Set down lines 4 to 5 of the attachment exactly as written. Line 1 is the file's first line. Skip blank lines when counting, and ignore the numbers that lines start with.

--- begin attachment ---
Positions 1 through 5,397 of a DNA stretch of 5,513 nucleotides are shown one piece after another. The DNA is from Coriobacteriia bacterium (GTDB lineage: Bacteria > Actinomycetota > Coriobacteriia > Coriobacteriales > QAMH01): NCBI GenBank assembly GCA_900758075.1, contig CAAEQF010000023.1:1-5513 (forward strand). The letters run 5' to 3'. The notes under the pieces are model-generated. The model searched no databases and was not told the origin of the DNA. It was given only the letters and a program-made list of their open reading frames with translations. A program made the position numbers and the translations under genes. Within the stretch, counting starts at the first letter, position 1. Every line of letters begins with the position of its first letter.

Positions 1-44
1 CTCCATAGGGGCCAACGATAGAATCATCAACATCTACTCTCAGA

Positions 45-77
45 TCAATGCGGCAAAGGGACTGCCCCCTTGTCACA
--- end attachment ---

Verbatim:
Positions 45-77
45 TCAATGCGGCAAAGGGACTGCCCCCTTGTCACA